The Bones of the Milky Way

This is a preprint. The published article is available at the Astrophysical Journal (ApJ 797 53) (Goodman 2014). This online version, published in December 2012, is citable as an online “Authorea” preprint, and you can use the article’s URL to do that.


ABSTRACT The very long, thin infrared dark cloud “


Determining the structure of the Milky Way, from our vantage point within it, is a perpetual challenge for astronomers. We know the Galaxy has spiral arms, but it remains unclear exactly how many, cf. (Vallée, 2008). Recent observations of maser proper motions give unprecedented accuracy in determining the three-dimensional position of the Galaxy’s center and rotation speed (Reid et al., 2009; Brunthaler et al., 2011). But, to date, we still do not have a definitive picture of the Milky Way’s three dimensional structure.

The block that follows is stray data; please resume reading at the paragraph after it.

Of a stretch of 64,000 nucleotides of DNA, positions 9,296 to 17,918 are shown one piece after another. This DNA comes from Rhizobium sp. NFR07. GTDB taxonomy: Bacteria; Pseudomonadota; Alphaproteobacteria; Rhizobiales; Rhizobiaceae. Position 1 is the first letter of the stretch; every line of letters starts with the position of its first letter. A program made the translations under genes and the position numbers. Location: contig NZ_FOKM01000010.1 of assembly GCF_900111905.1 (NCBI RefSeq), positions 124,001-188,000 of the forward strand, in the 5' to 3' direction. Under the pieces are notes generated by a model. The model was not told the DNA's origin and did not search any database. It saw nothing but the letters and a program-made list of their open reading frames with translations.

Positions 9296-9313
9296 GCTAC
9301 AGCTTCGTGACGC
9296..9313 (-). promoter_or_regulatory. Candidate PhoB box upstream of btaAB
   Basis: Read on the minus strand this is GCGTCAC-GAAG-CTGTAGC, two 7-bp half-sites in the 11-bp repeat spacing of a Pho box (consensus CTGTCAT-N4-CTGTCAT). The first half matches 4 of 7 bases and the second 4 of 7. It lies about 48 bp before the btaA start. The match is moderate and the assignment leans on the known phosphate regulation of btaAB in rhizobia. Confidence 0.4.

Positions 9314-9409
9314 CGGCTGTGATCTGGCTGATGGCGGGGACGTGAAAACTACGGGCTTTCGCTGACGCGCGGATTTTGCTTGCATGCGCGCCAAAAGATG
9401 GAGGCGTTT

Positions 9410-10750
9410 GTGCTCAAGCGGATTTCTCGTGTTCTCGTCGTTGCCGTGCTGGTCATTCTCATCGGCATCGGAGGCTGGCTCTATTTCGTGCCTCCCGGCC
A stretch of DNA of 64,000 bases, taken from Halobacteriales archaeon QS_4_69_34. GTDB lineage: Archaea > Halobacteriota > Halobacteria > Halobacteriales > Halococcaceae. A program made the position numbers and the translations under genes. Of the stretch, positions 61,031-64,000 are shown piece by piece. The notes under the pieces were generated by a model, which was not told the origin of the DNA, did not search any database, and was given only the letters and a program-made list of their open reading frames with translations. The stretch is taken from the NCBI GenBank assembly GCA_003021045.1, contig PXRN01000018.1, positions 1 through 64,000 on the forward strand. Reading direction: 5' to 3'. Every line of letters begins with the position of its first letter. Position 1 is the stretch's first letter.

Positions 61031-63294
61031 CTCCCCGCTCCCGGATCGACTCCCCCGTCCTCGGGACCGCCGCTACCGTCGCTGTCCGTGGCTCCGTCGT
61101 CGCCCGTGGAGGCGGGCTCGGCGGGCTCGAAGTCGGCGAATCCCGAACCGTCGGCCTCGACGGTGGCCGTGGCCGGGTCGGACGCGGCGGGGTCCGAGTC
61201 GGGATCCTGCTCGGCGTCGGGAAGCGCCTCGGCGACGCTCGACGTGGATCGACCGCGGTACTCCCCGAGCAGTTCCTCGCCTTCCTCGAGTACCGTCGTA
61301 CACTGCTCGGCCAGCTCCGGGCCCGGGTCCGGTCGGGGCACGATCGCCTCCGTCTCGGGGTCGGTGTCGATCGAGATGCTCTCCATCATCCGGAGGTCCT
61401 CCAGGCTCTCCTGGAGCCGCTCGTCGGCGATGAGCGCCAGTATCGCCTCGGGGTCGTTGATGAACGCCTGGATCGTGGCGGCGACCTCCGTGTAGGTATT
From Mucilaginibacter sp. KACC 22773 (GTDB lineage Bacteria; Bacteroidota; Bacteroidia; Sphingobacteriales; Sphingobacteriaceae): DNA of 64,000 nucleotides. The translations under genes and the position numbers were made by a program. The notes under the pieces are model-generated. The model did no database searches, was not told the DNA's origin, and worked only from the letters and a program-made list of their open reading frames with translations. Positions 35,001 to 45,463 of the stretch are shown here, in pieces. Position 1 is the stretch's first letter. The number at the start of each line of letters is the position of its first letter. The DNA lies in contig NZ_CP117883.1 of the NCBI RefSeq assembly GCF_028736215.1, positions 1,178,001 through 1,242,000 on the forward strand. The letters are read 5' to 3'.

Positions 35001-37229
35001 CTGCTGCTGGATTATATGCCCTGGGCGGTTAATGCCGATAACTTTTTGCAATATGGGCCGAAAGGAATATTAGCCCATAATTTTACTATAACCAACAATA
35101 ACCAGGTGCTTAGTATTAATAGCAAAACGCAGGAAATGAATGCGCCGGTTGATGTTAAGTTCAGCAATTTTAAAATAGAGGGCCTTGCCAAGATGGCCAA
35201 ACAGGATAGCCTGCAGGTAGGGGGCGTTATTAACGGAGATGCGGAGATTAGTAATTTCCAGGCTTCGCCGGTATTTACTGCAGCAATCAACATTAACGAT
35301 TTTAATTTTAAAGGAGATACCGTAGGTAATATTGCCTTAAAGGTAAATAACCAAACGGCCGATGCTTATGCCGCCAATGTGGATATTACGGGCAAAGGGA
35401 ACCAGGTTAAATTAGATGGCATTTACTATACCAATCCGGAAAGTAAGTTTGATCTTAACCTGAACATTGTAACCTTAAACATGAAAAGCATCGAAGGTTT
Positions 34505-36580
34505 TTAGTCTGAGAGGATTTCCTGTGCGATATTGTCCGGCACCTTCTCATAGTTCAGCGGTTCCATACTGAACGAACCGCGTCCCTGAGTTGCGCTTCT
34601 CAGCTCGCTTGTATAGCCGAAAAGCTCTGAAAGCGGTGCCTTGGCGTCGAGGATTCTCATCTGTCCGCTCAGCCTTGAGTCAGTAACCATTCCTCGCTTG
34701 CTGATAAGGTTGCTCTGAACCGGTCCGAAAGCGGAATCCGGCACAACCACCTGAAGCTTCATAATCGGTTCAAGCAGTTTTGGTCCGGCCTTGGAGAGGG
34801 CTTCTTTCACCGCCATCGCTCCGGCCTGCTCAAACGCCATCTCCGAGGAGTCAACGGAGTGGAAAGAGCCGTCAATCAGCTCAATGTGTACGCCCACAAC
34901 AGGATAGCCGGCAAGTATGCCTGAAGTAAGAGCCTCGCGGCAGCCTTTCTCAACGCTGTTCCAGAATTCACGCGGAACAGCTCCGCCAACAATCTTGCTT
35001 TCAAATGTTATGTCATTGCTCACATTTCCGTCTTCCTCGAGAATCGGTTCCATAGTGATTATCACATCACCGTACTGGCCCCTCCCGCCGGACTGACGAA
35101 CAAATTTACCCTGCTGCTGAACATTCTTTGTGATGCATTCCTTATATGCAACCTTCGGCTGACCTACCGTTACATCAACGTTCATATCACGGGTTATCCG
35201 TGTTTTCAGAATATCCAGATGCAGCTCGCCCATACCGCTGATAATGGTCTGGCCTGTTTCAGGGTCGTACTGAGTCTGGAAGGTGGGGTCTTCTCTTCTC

The analysis offered in this paper suggests that some Infrared Dark Clouds1–in particular very long, very dark, clouds–appear to delineate major features of our Galaxy as would be seen from outside of it. In particular, we study a \(>3^{\circ}\)-long cloud associated with the IRDC called “

Our analysis uses diverse data sets, but it hinges on combining those data